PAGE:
It’s been just five days since the trailer of the much-awaited Jolly LLB 2 released and controversy is already knocking on its door. Footwear company, Bata, has slapped a legal notice on the movie’s team for using the name of the company and “damaging its reputation.” In the movie’s trailer, Annu Kapoor, who plays lead actor Akshay Kumar’s opposing lawyer heaps insult on him by saying “Bata ki chappal pehenkar, tuchhi si terricoat pehen kar, hum se zaban ladata hai? (“You wear Bata slippers and a shabby coat and dare to argue with me?”) Not surprisingly, this has sparked a controversy, as Bata wants these references removed before the movie is released. But do references like these affect the brand negatively?
Prahlad Kakkar, ad and film director, thinks it depends on how the dialogue affects the audience. “If a dialogue is derogatory to the brand, or gives it a bad name, the company has all rights to want to take the reference down. The reason being that certain cult dialogues can become a part of our daily language,” he explains. He further elucidates that negative comments or references like these in the movies do not really affect the customer.
When Alyque Padamsee was in school — which was a very long time ago, he laughs — Bata Shoes would make really cheap footwear. “They were like Japanese shoes (Japanese shoes were made of cardboard and would break after mere three or four wears). After the Second World War, the brand tried to change their image — they started making moderate quality shoes,” the Indian theatre personality and ad-guru recalls offering an insight into the history of Bata Shoes. Today, the company is trying to change its brand image yet again. “If the reference is pushing the brand down, then they would definitely have a problem, but on the other hand, if it is pushing the brand up, then chances are the filmmakers would get good money for it. This is how the system works,” he states.
Malaika Arora dancing to lyrics about Zandu Balm in the sultry item song, Munni Badnaam in Dabangg.
This is, however, not the first time popular product brands have been used to make references in a movie. Earlier, Emami had taken offence to Malaika Arora dancing to lyrics about Zandu Balm in the sultry item song, Munni Badnaam in Dabangg. Emami took the decision to encash on the song’s popularity in an out-of-court settlement with Arbaaz Khan Productions. “Emami had even sent an injunction to the team of Arbaaz Khan Productions,” Prahlad, who had acted as the mediator between the two parties in the 2010 controversy., recalls.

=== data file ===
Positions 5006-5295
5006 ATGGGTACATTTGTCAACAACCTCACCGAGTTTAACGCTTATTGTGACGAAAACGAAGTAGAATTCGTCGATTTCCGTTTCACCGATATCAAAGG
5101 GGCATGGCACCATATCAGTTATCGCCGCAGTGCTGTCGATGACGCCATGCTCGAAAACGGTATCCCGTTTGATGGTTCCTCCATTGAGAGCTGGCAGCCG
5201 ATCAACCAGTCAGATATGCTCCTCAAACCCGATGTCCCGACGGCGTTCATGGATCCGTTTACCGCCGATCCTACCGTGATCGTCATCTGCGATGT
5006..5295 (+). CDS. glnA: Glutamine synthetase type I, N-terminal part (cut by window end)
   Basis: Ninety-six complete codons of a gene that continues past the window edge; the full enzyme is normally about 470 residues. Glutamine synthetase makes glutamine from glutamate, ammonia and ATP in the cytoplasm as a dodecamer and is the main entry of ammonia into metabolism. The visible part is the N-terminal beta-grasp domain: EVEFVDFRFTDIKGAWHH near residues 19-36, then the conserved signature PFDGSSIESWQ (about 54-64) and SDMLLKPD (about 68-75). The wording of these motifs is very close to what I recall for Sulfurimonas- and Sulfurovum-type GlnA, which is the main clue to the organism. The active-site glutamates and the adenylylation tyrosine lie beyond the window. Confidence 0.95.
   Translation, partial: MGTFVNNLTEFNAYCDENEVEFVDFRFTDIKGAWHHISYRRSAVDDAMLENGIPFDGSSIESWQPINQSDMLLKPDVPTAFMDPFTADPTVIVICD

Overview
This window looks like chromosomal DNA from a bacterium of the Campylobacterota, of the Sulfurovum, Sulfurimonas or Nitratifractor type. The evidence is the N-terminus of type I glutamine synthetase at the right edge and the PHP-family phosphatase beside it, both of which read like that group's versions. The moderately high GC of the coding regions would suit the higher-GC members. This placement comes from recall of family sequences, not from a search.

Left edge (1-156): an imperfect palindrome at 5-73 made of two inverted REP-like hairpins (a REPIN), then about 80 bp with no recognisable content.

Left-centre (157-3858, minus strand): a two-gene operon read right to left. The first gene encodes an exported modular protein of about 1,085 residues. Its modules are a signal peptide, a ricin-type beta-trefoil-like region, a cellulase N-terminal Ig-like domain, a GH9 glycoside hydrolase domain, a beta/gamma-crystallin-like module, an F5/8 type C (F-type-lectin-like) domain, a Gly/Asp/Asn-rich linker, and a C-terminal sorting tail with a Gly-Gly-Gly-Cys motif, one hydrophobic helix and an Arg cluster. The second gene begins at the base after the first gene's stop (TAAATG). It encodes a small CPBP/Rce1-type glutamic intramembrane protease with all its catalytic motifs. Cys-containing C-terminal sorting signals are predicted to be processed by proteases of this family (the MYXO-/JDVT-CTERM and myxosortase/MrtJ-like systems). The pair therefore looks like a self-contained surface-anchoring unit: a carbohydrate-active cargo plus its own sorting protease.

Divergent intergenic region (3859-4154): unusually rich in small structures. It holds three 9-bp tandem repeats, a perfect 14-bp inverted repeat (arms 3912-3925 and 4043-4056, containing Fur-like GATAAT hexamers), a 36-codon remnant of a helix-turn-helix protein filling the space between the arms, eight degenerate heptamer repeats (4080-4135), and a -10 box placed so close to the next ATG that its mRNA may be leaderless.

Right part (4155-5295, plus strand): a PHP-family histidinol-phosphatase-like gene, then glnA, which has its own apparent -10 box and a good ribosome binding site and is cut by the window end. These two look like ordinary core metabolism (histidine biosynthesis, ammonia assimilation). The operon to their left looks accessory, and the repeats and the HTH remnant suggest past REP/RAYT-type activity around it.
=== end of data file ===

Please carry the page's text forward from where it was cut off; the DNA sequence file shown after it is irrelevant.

Aditya V. Agarwal, director of Emami group, is of the opinion that mutual respect between brands and films is necessary, “We, as a brand, respect what filmmakers do — the creativity, their creative process, liberty and the final creation as well. And so, we as a brand, feel that the filmmaker should also respect the brand value.”
Onir, director of My Brother Nikhil, on the other hand, isn’t a huge fan of censorship enforced by brands. “In real life, we make several jokes on brands all the time, then why not in movies? Situations like these become very politicised when you blow it out of proportion,” he says.
However, knowing how everything these days is turned into a controversy, Onir also says that self-censorship is key. “Practicing self-censorship without compromising on their artistic talent should be the goal. The writer and the director of a movie should understand what’s right and what’s wrong. However, these days, everything is so selective and random that one can’t even tell,” he shrugs.
There are some who aren’t completely on board with the idea of self-censorship too, like Sharat Katariya, writer and director of Dum Laga ke Haisha.
“When you write you have much bigger challenges to think about, and at that point, brands are the least of one’s concerns. When writing, we try not to offend anyone on sensitive issues, not just brands. For instance, in Dum Laga Ke Haisha, the film was about overweight women, and I worked towards not to make it offensive towards overweight women,” he says.
An unperturbed Prahlad doesn’t understand why films simply don’t refrain from using references of brands. “There are certain movies that use the names of brands with prior permission from the brand and a proper MoU (a memorandum of understanding), which expresses a convergence of will between two or more parties. However, there are several films that don’t comply to this. In the last 10 years, companies have grown wiser to know about copyright infringement and legal issues. In that case, doesn’t it make sense for filmmakers to be aware of the same too?” he signs off with food for thought for the industry.